Yesterday, ACLU Action launched an online campaign urging producers of the massively popular sitcom Modern Family to incorporate a gay-wedding narrative in the show’s sixth season. In an era when no major network shows feature an openly gay character (this season saw the cancellations of The New Normal, Partners, Happy Endings, and Smash), Modern Family stands out in that it features two gay characters who are in a monogamous relationship and are raising an adopted daughter. The ACLU’s campaign argues that the couple should be wed, just like the two heterosexual couples on the show. Despite the good intentions on display, the campaign is completely absurd.
I’m not the only person to think so: Daniel D’Addario writes at Salon, “Pushing a couple who barely seem to like one another into marriage when they’re common-law spouses reads less as positive forward momentum and more as the sort of normative pressure that gay opponents of gay marriage push back against.” Slade Sohmer of HyperVocal had a similar opinion, writing, “While marriage is an important step for some couples, and a great option for every couple, stop trying to force every gay tandem in America to join the institution.” I agree with both critics, and must assert my own opinion that these two fictional gay men, who in five seasons have only kissed each other once on air, are in no way ready for the popular, government-sanctioned version of the commitment they already hold. (The writers addressed criticism that Cameron and Mitchell were not at all affectionate with each other by explaining, via dialogue, that Mitchell was uncomfortable with public displays of affection; the episode in which Cameron and Mitchell kiss — titled, aptly, “The Kiss” — soon followed.)
I expected to see similar responses on other mainstream sites and especially media outlets run and marketed toward gay men. Perhaps I was being naïve, as there’s little response to the ACLU Action’s campaign against Modern Family. It’s a bit surprising since the sitcom is the number one TV comedy in America, and it’s a show that is watched in both the Obama and Romney households. How can a news item about such a popular show, one that coincides with two major Supreme Court cases concerning same-sex marriage, go relatively unnoticed and not commented upon? Could the fact that it’s about the LGBT community have something to do with it? Compared to the numerous weekly think pieces about HBO’s Girls, which ludicrously treat that show’s male and female characters as representative of literally every single 20-something America, it’s a bit disconcerting that no one noticed the ridiculous notion that the only two major gay characters on television should, without question, be married.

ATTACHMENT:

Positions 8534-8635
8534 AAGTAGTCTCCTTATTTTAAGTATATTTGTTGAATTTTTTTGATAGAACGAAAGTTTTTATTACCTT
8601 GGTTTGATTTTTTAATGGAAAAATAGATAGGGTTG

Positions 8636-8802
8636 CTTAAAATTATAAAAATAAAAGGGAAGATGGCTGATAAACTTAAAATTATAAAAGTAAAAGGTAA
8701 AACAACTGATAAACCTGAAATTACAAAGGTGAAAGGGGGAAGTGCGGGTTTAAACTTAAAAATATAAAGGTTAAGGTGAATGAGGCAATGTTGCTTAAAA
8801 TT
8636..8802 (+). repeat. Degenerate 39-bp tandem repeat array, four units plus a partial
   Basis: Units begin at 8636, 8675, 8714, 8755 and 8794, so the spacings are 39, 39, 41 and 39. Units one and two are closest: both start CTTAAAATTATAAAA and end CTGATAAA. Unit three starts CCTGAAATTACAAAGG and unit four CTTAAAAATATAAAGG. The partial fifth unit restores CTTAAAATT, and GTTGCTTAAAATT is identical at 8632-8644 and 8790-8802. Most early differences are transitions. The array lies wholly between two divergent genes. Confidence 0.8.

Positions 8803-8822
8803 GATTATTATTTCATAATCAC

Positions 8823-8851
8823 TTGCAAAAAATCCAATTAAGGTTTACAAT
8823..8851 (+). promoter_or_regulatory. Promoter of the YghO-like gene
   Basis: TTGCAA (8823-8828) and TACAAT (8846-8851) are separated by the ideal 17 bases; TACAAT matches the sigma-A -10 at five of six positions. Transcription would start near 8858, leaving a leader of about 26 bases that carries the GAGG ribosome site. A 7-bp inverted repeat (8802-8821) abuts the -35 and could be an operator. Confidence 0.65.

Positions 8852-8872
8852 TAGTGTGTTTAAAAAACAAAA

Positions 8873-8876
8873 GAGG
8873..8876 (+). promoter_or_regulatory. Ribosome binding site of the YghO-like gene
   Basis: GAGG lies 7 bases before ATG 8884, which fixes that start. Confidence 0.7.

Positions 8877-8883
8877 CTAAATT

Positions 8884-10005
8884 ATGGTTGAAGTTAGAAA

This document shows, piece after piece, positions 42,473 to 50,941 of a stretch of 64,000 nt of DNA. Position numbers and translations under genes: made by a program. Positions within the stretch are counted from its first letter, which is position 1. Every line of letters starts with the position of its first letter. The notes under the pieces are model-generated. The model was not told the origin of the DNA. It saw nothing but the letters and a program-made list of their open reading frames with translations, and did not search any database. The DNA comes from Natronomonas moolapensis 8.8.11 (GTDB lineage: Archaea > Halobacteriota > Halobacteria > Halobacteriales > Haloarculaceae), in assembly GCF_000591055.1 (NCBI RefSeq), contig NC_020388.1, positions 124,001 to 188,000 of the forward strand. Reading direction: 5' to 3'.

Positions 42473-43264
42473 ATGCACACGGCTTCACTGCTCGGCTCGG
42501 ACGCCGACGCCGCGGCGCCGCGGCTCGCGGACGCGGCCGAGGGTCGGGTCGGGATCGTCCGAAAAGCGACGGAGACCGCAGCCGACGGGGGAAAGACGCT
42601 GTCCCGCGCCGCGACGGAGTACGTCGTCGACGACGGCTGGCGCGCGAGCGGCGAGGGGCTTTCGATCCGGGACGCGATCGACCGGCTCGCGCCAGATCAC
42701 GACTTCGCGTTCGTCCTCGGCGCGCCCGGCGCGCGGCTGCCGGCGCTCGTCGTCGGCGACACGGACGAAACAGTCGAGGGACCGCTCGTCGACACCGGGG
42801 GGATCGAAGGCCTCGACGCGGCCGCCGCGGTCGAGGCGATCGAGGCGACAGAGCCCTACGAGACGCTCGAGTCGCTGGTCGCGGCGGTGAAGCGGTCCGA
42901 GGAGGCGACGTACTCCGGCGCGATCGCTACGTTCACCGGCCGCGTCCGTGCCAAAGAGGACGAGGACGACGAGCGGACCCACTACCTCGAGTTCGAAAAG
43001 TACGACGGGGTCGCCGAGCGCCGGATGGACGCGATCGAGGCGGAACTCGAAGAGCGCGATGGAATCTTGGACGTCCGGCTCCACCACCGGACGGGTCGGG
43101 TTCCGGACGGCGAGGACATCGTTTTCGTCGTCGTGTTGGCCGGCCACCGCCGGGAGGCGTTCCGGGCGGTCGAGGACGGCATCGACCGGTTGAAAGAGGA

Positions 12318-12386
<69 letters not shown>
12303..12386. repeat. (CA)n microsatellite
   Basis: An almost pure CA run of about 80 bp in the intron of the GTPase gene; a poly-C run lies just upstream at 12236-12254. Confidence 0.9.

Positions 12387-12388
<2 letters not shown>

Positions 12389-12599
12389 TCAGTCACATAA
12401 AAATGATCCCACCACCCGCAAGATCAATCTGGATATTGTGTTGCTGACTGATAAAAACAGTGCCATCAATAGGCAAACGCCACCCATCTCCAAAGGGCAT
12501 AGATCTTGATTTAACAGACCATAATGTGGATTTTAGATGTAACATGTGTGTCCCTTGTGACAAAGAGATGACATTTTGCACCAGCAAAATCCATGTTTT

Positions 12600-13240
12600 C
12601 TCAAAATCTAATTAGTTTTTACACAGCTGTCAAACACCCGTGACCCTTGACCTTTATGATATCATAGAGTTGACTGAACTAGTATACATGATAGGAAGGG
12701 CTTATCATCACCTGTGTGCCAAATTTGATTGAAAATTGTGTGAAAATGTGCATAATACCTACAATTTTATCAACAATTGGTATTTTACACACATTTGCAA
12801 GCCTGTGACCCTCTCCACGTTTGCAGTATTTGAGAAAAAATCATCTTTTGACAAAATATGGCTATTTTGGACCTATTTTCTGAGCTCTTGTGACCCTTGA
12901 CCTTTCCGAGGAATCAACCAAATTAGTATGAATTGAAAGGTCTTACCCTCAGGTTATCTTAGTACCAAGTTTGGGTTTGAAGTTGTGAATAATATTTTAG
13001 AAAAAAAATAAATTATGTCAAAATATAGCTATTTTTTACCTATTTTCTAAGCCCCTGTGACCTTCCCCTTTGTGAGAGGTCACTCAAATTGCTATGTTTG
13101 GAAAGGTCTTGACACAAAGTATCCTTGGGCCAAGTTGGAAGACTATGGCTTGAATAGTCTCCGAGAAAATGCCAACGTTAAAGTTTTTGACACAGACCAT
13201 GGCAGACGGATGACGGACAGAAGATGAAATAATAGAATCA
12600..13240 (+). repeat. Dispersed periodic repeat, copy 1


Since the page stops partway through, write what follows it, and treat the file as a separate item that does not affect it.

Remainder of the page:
The sad fact about the way LGBT characters are portrayed in the media is this: each one must fit into a convenient packaging, and each one must represent what the straight world believes to be true about those who fall under the LGBT umbrellas. While we’ve made massive strides in representation in the last decade, there’s still a very narrow gaze pointed at LGBT characters, particularly those on television shows created, produced, and marketed to the straight mainstream. It’s impossible not to politicize any gay character on television, and Modern Family’s Cameron and Mitchell, like the gay characters who paved the way for them, are safe, subdued, “normal” gay men whose typical lives spark little debate on the show (and therefore provide fodder for much discourse among critics). That marriage is their chief concern is telling about the straight world’s idea of gay men; that Cameron and Mitchell might not want to get married didn’t cross the minds of the people who launched the ACLU campaign.
It also says a lot about wedding culture in this country, a culture that is starting to absorb the LGBT communities. Weddings on television are typically used as a ratings grab and, often, a plot device for a series finale (see: tonight’s episode of The Office). The underlying notion of a wedding as the ultimate achievement is ridiculous, and that’s where all people — straight, gay, queer, male, female, transgender, what have you — should find the ACLU’s suggestion that two fictional characters be married in order to make a statement old-fashioned and, in a way, puritanical. Marriage equality strives to make matrimony an option for everyone, but not something that should be forced upon anyone. To urge that a couple get married to make a point is destructive enough; to urge that two made-up people on a TV show get married is downright idiotic.
Should the ACLU continue to campaign for the rights of fictional TV characters, perhaps it should look at the other issues on Modern Family, particularly the not-so-modern fact that its two adult female characters are stay-at-home moms (which is curious, since Cameron and Mitchell are the only couple on the show who both work). Or, even better, the ACLU can make a push to avoid politicizing the characters we see on television, who, despite what any cultural critic with a laptop and an Internet connection would have you believe, do not necessarily represent the vast, varied communities to which they belong.